That Moment

When I was climbing the ladder to black belt, in the time before I started teaching, my focus was one hundred percent on the techniques and how to do them correctly. Tunnel vision. Sure, I cared about body connection, hip rotation and everything else, but only as it related to what I was doing. I didn’t think about it too deeply. I had a job to do and I was going to get it done.

That’s probably why they say, “When you become a black belt is when you really start to learn”. I believe it’s true. But I’ll take it a step further and offer that when you become an instructor you truly begin to understand the potential and how to improve both yourself and students. In the very beginning I can remember the moments of trepidation when I’d correct a student. “No, move your hand here” or “that foot moves first”. I second guessed myself and walked through the moves before I’d open my mouth. Lacking confidence comes with the territory for a new instructor. I’m sure of it. Those that bluster in, loud and pushy probably never get to the next stage of teaching. (That’s my own personal philosophy. You can take it or leave it.)

Once the confidence hurdle was crossed an interesting thing happened. In the quiet moments of teaching an idea or concept would click in my head. I could see the solution to a problem and didn’t have to muddle through how to fix it. I loved those moments then, and I love them now. There’s only one thing better.

It’s that moment. When I run a drill with a student and I see the smile involuntarily slide across their face. Their face sparkles, illuminated as if a light just went on. Maybe because it did. I had that moment yesterday. It was fabulous. The young lady who I was coaching ‘got’ my point. She punched the bag. I don’t mean touched it with her hand, I mean she smashed her knuckles in, determined to push the bag away from her. She dove in, grabbed her confidence and went from being a little girl to a strong, confident martial artist.

Oh, if I could only have captured that moment in a picture. The look on her face. It was priceless. Best of all, she knew what had happened. She knew all my coaching, getting in her face for the past thirty minutes, had worked. She knew she could do it. That moment. That’s why I teach.

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True Karate

True karate is this: that in daily life one’s mind and body be trained and developed in a spirit of humility, and that in critical times, one be devoted utterly to the cause of justice. –Ginchin Funakoshi

I’m a Shotokan girl, through and through. Strong hard techniques that really work. I subscribed to the Shotokan thought process very early in my training – it really did become an integral part of my entire training. In particular, I am still struck by the depth of understanding Sensei Funakoshi had for what karate is. He was a unique man, and brilliant when it came to the art of self defense. And no, I don’t just say that because we share a birthday. (A fun little fact that delights me more than you know.)

His quote about what true karate is resonates with me on several levels. Too often the martial artists I see today negate the importance of humility and never even contemplate justice. Training and ranking up becomes about ego. A sure sign they’ll never achieve ultimate success.

Last night I was reading part of Plato’s Republic¬†(yes, I am that nerd) with passages focused on justice. What is and what does it mean? Bringing these two men together into one understanding made me excited and happy as I thought about both of the writings. Justice. What is it?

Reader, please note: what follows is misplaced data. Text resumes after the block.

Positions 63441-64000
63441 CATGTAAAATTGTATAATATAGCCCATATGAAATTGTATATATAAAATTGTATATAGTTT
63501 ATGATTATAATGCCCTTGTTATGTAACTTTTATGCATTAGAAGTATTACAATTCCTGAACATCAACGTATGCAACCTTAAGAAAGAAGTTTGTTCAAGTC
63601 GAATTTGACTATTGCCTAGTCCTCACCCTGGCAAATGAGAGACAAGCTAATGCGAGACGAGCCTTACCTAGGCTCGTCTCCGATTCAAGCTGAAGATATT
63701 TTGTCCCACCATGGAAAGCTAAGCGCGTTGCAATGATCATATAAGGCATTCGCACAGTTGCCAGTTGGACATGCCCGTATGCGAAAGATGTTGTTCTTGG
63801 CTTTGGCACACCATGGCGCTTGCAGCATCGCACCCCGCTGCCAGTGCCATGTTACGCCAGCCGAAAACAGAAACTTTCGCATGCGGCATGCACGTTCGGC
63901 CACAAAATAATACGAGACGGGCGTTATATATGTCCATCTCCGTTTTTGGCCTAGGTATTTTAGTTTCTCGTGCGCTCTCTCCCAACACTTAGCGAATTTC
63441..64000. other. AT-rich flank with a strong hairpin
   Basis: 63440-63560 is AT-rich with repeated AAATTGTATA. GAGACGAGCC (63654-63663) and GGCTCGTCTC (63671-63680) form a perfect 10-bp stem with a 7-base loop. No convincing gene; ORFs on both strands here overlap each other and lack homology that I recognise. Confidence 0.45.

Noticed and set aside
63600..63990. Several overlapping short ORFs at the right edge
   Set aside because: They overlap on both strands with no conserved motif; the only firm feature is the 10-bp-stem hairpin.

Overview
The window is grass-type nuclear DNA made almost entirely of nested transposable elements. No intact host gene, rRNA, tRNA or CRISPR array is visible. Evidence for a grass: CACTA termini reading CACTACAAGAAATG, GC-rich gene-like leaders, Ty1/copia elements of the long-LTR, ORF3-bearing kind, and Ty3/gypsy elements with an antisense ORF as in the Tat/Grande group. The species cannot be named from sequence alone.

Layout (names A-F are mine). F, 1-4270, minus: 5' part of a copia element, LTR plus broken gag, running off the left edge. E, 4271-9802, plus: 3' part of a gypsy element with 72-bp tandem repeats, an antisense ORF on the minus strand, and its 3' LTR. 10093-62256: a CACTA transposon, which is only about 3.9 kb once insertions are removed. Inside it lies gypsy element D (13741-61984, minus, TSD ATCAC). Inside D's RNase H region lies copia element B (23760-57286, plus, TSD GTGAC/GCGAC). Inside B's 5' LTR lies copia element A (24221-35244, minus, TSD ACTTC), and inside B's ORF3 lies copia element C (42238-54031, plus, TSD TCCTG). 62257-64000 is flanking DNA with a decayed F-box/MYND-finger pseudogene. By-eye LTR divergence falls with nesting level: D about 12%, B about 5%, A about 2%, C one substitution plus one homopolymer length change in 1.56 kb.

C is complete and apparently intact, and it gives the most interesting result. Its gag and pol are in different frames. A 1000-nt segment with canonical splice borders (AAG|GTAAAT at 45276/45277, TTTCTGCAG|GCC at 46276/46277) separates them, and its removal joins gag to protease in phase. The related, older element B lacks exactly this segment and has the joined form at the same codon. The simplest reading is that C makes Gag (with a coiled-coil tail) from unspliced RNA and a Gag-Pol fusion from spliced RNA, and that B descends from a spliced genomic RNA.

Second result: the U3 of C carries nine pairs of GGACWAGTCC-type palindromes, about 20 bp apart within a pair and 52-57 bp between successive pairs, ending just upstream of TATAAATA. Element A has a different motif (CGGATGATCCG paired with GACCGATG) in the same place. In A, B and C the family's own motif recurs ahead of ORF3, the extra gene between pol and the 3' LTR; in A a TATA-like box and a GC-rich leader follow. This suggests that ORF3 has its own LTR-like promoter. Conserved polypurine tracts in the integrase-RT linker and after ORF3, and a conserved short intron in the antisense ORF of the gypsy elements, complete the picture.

According to interpretation from Plato’s Concept of Justice: An Analysis by D.R. Bhandari, “..justice is a ‘human virtue’ that makes a person self-consistent and good; socially, justice is a social consciousness that makes a society internally harmonious and good. According to Plato, justice is a sort of specialization.”

Digest this for a moment. “That makes a person self-consistent and good.” Follow that up with the idea that “justice is a social consciousness that makes a society internally harmonious and good”. Couple these thoughts with Sensei Funakoshi’s about being utterly devoted to the idea of justice and I think you’ll see a pattern. Martial arts is not about violence, as so many seem to think. It’s about something much larger and more important. Being a martial artist – a true martial artist – isn’t about the self as much as it is about what type of person – your character – and what you bring to your society. Its about self discipline. And helping to make society harmonious and good. See what happens when you take the ego out? Amazing.

Muscle Memory

One of the hardest things about being a karate instructor is finding the right balance in tone. You want to impress upon your students – especially the younger students – that what they do in the dojo is serious and needs to be done to the best of their ability while still making it fun. The real world is a dangerous place but we don’t want to create a generation of children who become overly paranoid adults. As an instructor, I want to know my kiddos are safe. That they can defend themselves.

So sometimes I have to be tricky. Creating drills that reinforce techniques students can use to defend themselves, while giving them enough repetitions to allow for muscle memory to take over in a moment of crisis. Last night I stumbled across an easy repetition that had the kiddos grinning ear-to-ear while they did about thirty reps of a move in just about as many seconds. It was quick. It was fun. And they learned something.